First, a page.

• Civil infractions, such as refusing the Preliminary Breath Test (PBT).

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Blood alcohol content (BAC), Michigan State Police Statistics

Blood alcohol content (BAC) refers to the amount of alcohol which is estimated within a person’s blood as determined by a blood alcohol test.  Blood tests and breathalyzer tests are the most common methods for testing BAC. The Michigan State Police maintains statistics with respect to BAC testing, DUI convictions, average BAC levels and the number of convictions for those charged with a DUI offenses.  The statistics are further broken down for each county and each district and circuit court. In 2016, the Michigan State Police Drunk Driving Audit revealed the following statistics for those who submitted to a breath or blood test in Macomb County:

  • 2,182 tests were administered for breath or blood samples (breath tests accounted for 1,404)

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Judges have heard it a million times before: “I didn’t intent to steal anything”

In this publication, we discuss how a retail fraud offense can be dismissed for eligible offenders in the Macomb County District Courts. In addition, we warn you that an opportunity to get a dismissal can be lost by saying the wrong thing to the prosecutor or the judge such as, “it was an accident” or “I didn’t intend to steal anything and had the money in my purse to pay for it.”

Places where retail fraud cases are prevalent, some common variable in retail fraud cases

Retail fraud cases are on the rise and are always one of the most frequently charged misdemeanor offenses in the Macomb County District Courts where we practice extensively.  While every court in Macomb and Oakland County sees its fair share of retail fraud cases, the courts which are located in regions with shopping malls, major retailers (Target, Kohl’s, Walmart, Home Depot, Meijer) and major shopping corridors have the greatest number of retail fraud cases on their dockets for obvious reasons. While each offender has a different reason for committing the offense of retail fraud, some of the common variables that we are seeing in our Macomb County retail fraud cases (especially retail fraud 3rd degree/under $200.00) are as follows:

  • Isolated Incident: Our typical client charged with retail fraud is a female without any prior record.
  • Merchandise such as lingerie and cosmetics are are popular items taken by because they are more easily concealable.
  • We are seeing more retail fraud crimes by attempting to deceive self-checkout bar code scanners.
  • Many of our clients who have been accused of retail fraud have made legitimate purchases at the same time while at the retail establishment.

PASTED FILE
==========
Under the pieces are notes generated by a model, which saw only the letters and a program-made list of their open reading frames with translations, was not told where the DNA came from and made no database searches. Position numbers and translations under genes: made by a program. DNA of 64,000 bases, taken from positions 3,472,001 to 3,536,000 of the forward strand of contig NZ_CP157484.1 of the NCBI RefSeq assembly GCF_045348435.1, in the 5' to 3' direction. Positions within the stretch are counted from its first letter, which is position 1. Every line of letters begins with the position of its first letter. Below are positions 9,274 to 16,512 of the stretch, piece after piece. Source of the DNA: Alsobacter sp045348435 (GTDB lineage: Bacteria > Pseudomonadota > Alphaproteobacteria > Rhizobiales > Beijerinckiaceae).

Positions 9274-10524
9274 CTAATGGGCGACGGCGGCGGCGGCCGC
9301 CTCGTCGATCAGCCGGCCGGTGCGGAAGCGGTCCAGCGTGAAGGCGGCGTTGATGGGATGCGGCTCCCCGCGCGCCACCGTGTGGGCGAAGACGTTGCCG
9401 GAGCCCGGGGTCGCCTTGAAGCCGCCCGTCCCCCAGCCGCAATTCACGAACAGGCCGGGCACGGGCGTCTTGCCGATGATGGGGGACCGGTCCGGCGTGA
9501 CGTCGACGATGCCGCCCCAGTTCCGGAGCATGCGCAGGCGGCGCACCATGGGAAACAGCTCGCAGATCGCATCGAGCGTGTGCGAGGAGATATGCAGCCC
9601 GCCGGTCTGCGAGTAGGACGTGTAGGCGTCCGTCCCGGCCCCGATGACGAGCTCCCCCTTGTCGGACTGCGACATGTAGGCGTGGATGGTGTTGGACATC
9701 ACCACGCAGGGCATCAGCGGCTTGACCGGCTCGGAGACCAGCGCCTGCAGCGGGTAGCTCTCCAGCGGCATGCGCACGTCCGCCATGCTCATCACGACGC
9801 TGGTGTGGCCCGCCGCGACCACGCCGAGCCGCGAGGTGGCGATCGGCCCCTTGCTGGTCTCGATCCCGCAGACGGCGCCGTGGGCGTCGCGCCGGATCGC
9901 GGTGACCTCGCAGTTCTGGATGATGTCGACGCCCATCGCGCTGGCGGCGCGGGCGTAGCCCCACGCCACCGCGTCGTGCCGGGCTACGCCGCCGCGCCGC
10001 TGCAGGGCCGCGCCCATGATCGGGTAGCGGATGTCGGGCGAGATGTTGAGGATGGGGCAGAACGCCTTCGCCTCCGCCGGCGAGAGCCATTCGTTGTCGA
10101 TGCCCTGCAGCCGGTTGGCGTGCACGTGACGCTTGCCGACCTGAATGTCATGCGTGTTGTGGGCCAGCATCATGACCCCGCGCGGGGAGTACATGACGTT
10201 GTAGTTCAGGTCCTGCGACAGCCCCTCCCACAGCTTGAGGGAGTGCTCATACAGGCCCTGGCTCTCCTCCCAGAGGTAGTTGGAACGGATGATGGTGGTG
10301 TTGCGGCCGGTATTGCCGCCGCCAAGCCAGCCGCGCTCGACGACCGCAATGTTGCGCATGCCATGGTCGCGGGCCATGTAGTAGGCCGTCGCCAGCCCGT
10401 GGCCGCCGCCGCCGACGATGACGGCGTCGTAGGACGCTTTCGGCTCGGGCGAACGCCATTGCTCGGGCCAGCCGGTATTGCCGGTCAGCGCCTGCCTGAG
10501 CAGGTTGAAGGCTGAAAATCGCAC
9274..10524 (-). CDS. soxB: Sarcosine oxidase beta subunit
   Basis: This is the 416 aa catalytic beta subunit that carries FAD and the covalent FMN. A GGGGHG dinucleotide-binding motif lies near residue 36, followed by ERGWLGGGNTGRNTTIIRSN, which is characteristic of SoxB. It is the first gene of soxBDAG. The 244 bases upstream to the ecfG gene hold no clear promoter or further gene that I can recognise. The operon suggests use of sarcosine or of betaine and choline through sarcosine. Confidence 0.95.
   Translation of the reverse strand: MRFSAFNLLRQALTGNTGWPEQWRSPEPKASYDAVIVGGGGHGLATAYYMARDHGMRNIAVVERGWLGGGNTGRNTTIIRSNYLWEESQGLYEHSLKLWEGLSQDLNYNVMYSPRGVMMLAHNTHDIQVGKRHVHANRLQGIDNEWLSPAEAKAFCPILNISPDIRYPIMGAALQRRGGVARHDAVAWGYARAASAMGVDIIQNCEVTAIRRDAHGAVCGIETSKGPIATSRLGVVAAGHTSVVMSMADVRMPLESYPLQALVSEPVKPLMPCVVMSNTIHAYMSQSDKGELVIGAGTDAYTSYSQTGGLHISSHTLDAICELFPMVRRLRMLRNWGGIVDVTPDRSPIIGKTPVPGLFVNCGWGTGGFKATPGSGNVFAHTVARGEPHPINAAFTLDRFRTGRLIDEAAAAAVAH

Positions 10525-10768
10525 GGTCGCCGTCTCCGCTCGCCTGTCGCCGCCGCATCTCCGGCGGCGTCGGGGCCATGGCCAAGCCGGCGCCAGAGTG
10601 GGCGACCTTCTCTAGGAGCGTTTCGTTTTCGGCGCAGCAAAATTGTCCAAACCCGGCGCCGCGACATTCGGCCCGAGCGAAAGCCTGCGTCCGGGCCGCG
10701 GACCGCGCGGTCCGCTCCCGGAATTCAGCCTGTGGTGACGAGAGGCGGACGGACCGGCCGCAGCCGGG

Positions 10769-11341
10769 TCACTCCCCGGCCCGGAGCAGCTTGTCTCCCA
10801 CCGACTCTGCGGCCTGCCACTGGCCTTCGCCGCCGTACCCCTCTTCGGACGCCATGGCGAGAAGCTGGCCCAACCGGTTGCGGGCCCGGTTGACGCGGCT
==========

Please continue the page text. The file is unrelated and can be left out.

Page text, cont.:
• The value of the property taken is under $200.00.

Retail fraud = concealing property, changing price tags, knowingly paying less than true price, defeating bar-code scanners

Retail fraud usually involves the act of taking property, usually by concealment, from a retail establishment without paying for it. It may also involve changing price tags, paying less than the actual price by engaging in conduct to defraud the establishment or by attempting to defeat  a bar-code scanner at the point of purchase. The degrees and penalties for retail fraud are as follows:

Retail fraud penalties: Prior record of offender may increase penalty; possible felony charges

Retail fraud crimes can be charged as a felony or misdemeanor and are classified by the value of the property taken or whether the offender has a prior record. A prior record for larceny, false pretenses or a prior retail fraud may result in enhanced penalties.

  • 1st Degree Retail Fraud, Felony: Maximum Penalty: Up to 5 years in prison, $10,000.00 fine, court costs. Value of Property or Money: $1,000.00 or more
  • 2nd Degree Retail Fraud: Misdemeanor: Maximum Penalty: 1 year jail, $2,000.00 fine, court costs. Value of Property or Money: $200.00 but less than $1,000.00
  • 3rd Degree Retail Fraud: Misdemeanor: Maximum Penalty: 93 days jail, $500.00 fine, court costs.  Value of Property or Money: Under $200.00

Triple Penalty: In addition to the above penalties, the court has the option to  impose a fine, or a penalty up to 3x the amount of property or money attempted to be misappropriated, whichever is greater.

Civil Demand Letter: The retail business may send a letter requesting up to $200.00 from the alleged offender even before the case is within the court system. The criminal retail fraud matter will not be dropped just because this amount is paid. The civil demand for money and the criminal proceedings are separate and distinct matters.